4 Tips For Recording Your Own Songs

4 tips to recording your own songs

If you want to share your music, you have to record it. Your live performances are limited to attracting people only in your immediate vicinity, but by recording your songs, you have the opportunity to upload and share them with anyone in the world. You increase your exposure and open yourself up to different avenues of monetization. If nothing else, you’ll have a re-playable file of your song you can enjoy with family and friends!

Itching to get started? Here are 4 tips for recording your own songs.


To record a song, you generally need two things: your instrument of choice and a great microphone. Here are a few tips to help you pick out what to use.


What instrument you use is up to your preferences, capabilities, and the type of sound you want to create. However, if you’re wondering what would be most versatile for recording, digital keyboards are a good instrument to explore. These can produce the sounds of both a high-quality grand piano sound and other instruments. They also possess multiple recording options. For example, the Yamaha Piaggero NP-12 is the perfect first keyboard to consider using for your recordings: few other models can match its ease of use and stellar grand-piano voice.


There is no replacement for a top-notch, reliable microphone. Fortunately, Shout4Music’s guide to the best mics for recording outlines that there are numerous great mics on the market right now, and you can choose which one to buy based on your budget and level of expertise. The budget-friendly USB mic Blue Yeti is perfect for beginners: it can attach to a multitude of studio gear, and its four pick-up patterns allow you to record audio in different modes and directions according to your needs. If you have more experience with mics or music production, you can try the Shure SM7B for its precise vocal reproduction and powerful cardioid direction pattern that delivers a buttery-smooth sound.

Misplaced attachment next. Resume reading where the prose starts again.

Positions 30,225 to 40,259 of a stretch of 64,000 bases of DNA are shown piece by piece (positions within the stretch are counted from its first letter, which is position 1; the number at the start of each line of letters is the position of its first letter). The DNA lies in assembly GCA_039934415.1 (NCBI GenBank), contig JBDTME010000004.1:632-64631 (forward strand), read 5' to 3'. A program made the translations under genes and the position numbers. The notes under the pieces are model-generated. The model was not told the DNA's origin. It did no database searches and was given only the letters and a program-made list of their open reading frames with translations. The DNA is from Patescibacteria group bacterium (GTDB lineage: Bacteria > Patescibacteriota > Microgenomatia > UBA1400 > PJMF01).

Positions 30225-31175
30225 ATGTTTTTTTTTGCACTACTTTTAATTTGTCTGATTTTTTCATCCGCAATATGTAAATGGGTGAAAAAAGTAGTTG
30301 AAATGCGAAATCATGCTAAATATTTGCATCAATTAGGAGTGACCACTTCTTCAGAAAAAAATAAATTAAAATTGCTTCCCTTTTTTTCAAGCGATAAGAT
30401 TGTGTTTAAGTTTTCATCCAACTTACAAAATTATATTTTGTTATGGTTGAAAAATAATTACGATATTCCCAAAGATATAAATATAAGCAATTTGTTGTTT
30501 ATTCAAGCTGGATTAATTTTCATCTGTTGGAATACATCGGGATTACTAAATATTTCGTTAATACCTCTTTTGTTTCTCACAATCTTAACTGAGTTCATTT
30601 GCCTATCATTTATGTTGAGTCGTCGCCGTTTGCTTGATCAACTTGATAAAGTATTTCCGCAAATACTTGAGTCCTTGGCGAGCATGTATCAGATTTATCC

When using top-tier equipment, sometimes, after recording your music, you realize that no matter how great your apparatus is, your song isn’t what you want it to be yet. All first drafts are messy, though, and songwriting is no exception. Songwriter Priscilla Shaw suggests recording low-fidelity takes less-detailed, quick prototypes of your song. Ultimately, making these "drafts" will help you focus and improve on your melody and lyrics. For convenience, consider using your phone’s voice app for drafting and more sophisticated recording equipment—like a mic and computer—to record more final versions.


By now, you already have a rough acoustic version of your song that you're happy with. This is where you'll need to start sound mixing to polish the final version of your song. For this, you need a digital audio workstation (DAW). This software specializes in audio manipulation, so you can use it to edit and mix your audio, add special effects, and more. If you’re not willing to pay a premium for a more beginner-friendly workflow, our article ‘DAWS: What You Need to Know’ proposes Garageband or Logic. Leverage online tutorials to learn how to insert your desired audio effects.


Now that you've edited your song to excellence, there is a final, vital step you shouldn’t skip: exporting your song file properly. The file type you use will ultimately depend on which platform you want to publish your song on. For example, Spotify only supports FLAC and WAV formats, while Soundcloud also accepts AIFF and ALAC. Research the guidelines for your chosen platform. For safety, have a personal copy in a lossless file type—a format that compresses your song for efficiency and portability while still retaining its caliber. Lossless file types include FLAC, ALAC, and WMA.

Capturing your songs on file and sharing them opens your music up to more exposure—to friends, record labels, and anyone else who resonates with your sound. Follow the four tips above and give yourself and your supporters the best possible recordings. Good luck and have fun!


Exclusively submitted to Center Stage Music Center.

Submitted and written by: J Billman

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